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Wednesday, April 20, 2011

Strategic CSR - BP and Halliburton

Here are two articles (one year on from the Deepwater Horizon explosion and oil spill in the Gulf of Mexico) that gave me pause for thought.

The title of the article in the first url below speaks for itself:

A year after the Gulf disaster, BP is looking strong, hopes to resume drilling

The article details how BP has managed successfully to recover from the intense criticism and scrutiny it received in the weeks and months after the rig explosion and massive oil spill last year:

It's hard to tell that just a year ago BP was reeling from financial havoc and an American public out for blood. The oil giant at the center of one of the world's biggest environmental crises is making strong profits again, its stock has largely rebounded, and it is paying dividends to shareholders once more. It is also pursuing new ventures from the Arctic to India. It is even angling to explore again in the deep waters of the Gulf of Mexico, where it holds more leases than any competitor.

The article in the second url below explains how Halliburton, a central player in the Gulf disaster, “remains largely unscathed” in spite of its prominent role:

Aside from BP, the primary owner of the blown-out Macondo well, no company has faced more criticism for the deadly explosion and resulting oil spill than Halliburton. One of several service providers on the Deepwater Horizon drilling rig, it designed the failed cement seal that experts believe allowed explosive gas to flow into the well and reach the doomed rig. Halliburton doesn't deny the seal failed, but argues BP should have run tests that would have revealed the problem.

In other words, “Yes, we screwed up, but it is really BP’s fault for not catching our mistake”!! In 2010, Halliburton’s profit rose 60% to $1.8 billion and profits for the first three months of 2011 “more than doubled to $511 million from $206 million. Revenue rose 40% to $5.3 billion.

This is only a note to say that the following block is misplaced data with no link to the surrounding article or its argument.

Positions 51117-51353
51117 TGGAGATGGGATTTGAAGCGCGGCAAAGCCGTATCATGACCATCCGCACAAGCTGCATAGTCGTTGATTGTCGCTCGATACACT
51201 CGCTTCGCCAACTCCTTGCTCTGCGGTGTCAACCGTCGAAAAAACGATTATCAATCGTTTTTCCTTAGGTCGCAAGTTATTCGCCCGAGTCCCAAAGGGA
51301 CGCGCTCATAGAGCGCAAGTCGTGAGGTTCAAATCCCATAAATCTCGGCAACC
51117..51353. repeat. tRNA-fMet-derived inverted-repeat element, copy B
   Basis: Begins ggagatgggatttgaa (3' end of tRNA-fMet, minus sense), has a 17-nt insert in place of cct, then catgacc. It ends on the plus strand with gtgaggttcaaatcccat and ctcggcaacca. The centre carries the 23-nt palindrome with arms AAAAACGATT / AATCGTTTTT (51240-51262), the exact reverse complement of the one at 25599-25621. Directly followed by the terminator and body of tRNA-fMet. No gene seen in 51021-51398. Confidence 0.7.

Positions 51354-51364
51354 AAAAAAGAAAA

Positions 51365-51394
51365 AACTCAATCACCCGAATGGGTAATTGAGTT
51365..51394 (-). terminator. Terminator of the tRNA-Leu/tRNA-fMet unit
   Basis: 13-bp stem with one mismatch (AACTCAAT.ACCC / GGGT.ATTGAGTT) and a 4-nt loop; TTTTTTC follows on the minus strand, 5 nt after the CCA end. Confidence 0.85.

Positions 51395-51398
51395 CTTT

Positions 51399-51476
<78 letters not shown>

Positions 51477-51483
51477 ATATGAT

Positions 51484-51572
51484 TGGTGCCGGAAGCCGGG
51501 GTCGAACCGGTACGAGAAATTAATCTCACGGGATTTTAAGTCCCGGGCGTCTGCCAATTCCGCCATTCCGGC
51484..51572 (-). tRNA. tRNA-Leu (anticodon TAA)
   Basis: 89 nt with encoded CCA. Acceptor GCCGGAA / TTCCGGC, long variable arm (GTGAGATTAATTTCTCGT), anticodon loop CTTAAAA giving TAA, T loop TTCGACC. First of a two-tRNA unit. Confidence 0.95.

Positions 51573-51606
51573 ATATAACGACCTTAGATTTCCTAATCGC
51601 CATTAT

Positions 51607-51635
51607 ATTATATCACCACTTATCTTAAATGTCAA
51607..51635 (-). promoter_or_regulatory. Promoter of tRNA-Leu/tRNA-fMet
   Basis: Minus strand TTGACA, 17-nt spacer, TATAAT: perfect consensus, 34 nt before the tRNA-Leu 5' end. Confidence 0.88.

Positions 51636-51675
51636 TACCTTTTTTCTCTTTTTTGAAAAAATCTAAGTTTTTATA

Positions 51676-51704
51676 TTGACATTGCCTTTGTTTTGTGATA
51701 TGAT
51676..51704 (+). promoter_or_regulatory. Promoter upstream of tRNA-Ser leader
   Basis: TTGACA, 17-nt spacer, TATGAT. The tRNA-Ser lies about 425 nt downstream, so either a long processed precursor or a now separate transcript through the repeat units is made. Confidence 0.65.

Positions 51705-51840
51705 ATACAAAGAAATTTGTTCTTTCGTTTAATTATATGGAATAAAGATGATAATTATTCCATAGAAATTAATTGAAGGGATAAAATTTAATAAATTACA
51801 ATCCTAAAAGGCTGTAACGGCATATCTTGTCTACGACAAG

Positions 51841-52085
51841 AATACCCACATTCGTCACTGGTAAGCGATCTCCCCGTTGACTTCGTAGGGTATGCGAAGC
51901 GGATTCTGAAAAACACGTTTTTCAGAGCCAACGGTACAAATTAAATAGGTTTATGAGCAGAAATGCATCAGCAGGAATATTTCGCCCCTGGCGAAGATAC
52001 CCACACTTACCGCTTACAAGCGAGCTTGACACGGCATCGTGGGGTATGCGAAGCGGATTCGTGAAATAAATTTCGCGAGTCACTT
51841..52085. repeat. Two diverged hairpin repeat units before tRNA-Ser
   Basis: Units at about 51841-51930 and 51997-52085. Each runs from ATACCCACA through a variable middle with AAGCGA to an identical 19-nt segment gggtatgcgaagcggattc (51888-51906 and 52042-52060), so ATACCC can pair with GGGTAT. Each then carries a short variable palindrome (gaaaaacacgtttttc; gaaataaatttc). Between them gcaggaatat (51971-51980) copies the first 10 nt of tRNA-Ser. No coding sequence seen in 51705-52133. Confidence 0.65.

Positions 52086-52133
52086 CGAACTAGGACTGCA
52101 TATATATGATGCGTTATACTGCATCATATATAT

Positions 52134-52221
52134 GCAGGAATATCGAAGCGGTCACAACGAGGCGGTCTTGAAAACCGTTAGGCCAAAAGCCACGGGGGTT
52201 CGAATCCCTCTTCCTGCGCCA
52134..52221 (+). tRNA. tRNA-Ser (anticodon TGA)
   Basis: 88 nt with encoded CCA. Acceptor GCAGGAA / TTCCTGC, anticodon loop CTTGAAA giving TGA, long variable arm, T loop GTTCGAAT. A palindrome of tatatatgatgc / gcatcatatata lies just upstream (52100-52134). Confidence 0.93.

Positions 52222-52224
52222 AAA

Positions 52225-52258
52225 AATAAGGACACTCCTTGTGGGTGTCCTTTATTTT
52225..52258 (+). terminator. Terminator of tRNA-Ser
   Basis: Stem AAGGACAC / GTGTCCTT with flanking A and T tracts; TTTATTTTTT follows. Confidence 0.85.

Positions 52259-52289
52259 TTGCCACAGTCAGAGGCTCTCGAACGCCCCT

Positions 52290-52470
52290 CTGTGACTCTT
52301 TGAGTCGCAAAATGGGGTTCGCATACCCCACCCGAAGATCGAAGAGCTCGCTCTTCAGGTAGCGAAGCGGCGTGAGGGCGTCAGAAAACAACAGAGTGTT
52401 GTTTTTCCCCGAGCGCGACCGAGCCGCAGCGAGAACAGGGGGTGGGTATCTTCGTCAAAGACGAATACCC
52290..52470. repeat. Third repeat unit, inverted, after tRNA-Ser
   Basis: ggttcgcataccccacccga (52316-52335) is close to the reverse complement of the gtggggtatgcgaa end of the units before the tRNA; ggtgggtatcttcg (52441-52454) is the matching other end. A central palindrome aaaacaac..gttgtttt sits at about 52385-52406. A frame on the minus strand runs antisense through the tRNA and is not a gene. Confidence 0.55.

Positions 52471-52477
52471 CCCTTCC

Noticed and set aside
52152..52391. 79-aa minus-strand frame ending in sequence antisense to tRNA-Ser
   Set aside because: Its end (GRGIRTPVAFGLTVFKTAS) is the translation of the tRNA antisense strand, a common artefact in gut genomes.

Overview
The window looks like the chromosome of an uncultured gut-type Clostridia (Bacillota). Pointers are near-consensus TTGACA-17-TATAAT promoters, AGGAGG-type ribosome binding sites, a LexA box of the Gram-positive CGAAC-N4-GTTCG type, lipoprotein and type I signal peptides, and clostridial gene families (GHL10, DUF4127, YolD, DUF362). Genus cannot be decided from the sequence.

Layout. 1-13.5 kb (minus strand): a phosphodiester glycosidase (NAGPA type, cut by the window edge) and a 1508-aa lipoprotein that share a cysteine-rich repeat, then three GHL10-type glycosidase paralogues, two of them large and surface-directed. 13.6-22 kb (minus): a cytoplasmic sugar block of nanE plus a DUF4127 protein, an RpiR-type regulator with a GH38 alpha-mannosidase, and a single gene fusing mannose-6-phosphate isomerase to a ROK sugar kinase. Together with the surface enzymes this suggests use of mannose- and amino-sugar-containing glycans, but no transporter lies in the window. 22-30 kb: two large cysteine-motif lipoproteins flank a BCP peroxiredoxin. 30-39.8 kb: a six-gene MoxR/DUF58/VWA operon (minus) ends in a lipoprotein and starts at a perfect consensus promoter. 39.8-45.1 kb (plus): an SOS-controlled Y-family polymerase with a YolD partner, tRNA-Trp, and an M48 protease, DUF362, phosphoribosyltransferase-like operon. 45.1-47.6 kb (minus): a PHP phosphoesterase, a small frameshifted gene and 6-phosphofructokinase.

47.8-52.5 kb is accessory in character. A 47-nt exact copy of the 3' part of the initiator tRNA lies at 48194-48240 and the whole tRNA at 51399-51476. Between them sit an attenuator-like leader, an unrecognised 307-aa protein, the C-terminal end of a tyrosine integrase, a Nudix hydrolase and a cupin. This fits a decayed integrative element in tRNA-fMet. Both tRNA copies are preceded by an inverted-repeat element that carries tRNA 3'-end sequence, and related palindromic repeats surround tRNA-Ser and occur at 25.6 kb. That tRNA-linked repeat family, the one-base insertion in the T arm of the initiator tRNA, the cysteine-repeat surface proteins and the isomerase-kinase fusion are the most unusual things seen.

While any firm should be given the opportunity to recover from a major crisis and repair its reputation, what is striking about both BP and Halliburton is how many CSR transgressions they have been associated with over the last decade. With BP, it is the oil refinery explosion in Texas, the Arctic oil spill, and a generally horrendous environmental and safety record compared to its main competitors, such as Exxon. With Halliburton, it is allegations of bribery overseas, corruption at home, and very large payments to settle asbestos-related claims. In spite of all this, on top of both firms’ central role in causing the largest environmental disaster ever to occur in the U.S., they remain strong, successful companies that continue to operate with active stakeholder (investors, employees, customers, and government) support:

The first deep-water permit issued after the Obama administration lifted a post-spill drilling ban went to Noble Energy Inc. for work on a well off the coast of Louisiana. BP is not the operator but it has a 46 percent stake in the well. BP also bought out Shell's 25 percent interest in two Gulf fields in December, making BP the sole owner of both.

Remind me again of the business case for CSR??

Take care

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A year after the Gulf disaster, BP is looking strong, hopes to resume drilling
Associated Press
1357 words
18 April 2011

Halliburton Emerges From Gulf Disaster Unscathed
By Ben Casselman
1168 words
19 April 2011
The Wall Street Journal